By Bruce Jervis
It’s a common scenario. The contract documents include a geotechnical report which makes a clear representation. Test borings indicate the material to be excavated does not involve hard rock. But there are disclaimers. The report says it is for the exclusive use of the project owner and cannot be used for purposes of bid preparation. The construction contract says bidders must familiarize themselves with physical conditions at the site. The owner does not warrant the accuracy of any site condition information in the contract.
What is a bidder to do? Ignore the geotechnical report, carry a large contingency for rock excavation, and quite possibly submit an uncompetitive bid? Or, trust the report is accurate, hone the bid price accordingly, and hope there will be some remedy if rock is encountered?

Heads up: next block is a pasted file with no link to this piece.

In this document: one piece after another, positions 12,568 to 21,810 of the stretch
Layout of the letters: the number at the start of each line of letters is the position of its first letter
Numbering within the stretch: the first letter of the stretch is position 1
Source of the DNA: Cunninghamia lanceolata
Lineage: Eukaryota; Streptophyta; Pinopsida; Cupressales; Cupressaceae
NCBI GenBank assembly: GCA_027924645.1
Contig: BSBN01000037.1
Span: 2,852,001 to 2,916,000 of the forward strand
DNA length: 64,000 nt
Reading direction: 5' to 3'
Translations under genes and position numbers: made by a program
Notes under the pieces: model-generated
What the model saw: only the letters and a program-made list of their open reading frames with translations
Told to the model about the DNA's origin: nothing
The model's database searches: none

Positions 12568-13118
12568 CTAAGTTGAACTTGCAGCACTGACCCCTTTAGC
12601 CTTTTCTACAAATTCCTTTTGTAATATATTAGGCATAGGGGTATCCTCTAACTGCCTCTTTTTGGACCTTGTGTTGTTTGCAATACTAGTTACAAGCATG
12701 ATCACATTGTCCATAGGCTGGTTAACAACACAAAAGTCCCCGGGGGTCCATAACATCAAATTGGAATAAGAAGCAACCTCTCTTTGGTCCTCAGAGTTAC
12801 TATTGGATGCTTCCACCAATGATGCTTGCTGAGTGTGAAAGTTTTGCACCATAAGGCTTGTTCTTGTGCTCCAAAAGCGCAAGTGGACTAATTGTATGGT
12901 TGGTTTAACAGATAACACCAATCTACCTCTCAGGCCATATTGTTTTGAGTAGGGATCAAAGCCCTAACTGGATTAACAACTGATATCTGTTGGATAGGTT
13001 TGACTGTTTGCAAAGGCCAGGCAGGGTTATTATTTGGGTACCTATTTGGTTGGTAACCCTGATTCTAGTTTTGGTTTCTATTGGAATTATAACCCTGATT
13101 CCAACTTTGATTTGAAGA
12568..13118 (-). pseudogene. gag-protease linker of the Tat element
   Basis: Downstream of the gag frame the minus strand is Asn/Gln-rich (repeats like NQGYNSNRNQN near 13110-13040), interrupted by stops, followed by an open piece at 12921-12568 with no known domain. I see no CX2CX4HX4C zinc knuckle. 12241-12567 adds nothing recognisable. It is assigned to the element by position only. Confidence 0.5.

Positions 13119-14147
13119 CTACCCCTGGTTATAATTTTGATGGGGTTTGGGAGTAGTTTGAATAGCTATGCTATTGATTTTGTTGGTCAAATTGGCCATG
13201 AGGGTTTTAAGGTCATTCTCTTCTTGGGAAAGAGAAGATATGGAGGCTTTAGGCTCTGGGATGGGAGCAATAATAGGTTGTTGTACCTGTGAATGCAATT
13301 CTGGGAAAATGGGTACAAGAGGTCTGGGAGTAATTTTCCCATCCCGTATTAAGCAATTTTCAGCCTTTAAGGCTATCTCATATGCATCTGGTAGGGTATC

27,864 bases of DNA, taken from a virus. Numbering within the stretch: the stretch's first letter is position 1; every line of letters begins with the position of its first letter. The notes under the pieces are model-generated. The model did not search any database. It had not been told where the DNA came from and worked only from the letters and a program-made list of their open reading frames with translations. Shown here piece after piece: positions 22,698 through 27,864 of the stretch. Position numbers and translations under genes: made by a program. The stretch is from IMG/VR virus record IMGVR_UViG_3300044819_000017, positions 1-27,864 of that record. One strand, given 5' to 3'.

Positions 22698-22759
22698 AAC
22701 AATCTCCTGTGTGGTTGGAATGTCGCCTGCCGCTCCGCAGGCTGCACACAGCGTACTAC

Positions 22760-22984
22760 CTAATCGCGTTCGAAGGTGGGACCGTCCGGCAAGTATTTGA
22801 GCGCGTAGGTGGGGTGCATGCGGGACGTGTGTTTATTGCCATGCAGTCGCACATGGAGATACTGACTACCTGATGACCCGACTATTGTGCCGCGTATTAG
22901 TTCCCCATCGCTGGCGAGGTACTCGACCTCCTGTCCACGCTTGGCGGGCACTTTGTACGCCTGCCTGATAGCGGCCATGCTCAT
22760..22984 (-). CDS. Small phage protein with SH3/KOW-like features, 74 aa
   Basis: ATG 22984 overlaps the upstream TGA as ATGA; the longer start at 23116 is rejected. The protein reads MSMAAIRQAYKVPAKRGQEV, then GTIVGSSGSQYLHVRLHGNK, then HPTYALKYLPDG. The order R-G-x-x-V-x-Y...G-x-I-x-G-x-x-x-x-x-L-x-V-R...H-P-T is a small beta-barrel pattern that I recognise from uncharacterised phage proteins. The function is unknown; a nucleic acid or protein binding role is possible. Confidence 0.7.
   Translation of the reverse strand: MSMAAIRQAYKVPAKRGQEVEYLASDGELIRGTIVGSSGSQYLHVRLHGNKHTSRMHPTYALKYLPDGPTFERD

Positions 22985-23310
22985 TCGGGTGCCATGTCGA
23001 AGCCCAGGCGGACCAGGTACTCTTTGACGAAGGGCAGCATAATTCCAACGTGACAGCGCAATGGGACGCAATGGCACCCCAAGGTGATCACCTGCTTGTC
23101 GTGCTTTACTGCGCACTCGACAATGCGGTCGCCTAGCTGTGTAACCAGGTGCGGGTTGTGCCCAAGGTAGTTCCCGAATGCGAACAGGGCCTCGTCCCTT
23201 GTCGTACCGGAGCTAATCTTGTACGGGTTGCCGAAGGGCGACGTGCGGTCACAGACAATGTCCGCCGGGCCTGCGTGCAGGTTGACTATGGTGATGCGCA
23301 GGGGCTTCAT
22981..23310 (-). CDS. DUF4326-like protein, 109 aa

Aren’t project owners trying to have it both ways? They provide information regarding latent conditions at the site – conditions which cannot be observed during a reasonable site inspection. The intention is to reduce contingencies and encourage tight, competitive bidding. But they then disclaim responsibility for the accuracy of that information, indicating there will be no remedy if actual conditions differ from the representations.
What is your opinion, and how do you handle this situation? I welcome your comments.
Featured in Next Week’s Construction Claims Advisor:
- Arbitration Clause Applied to Subsequent Settlement Agreement
- Site Preparation Work Was Improvement to Property
- Claim Sufficient Based on Totality of the Documents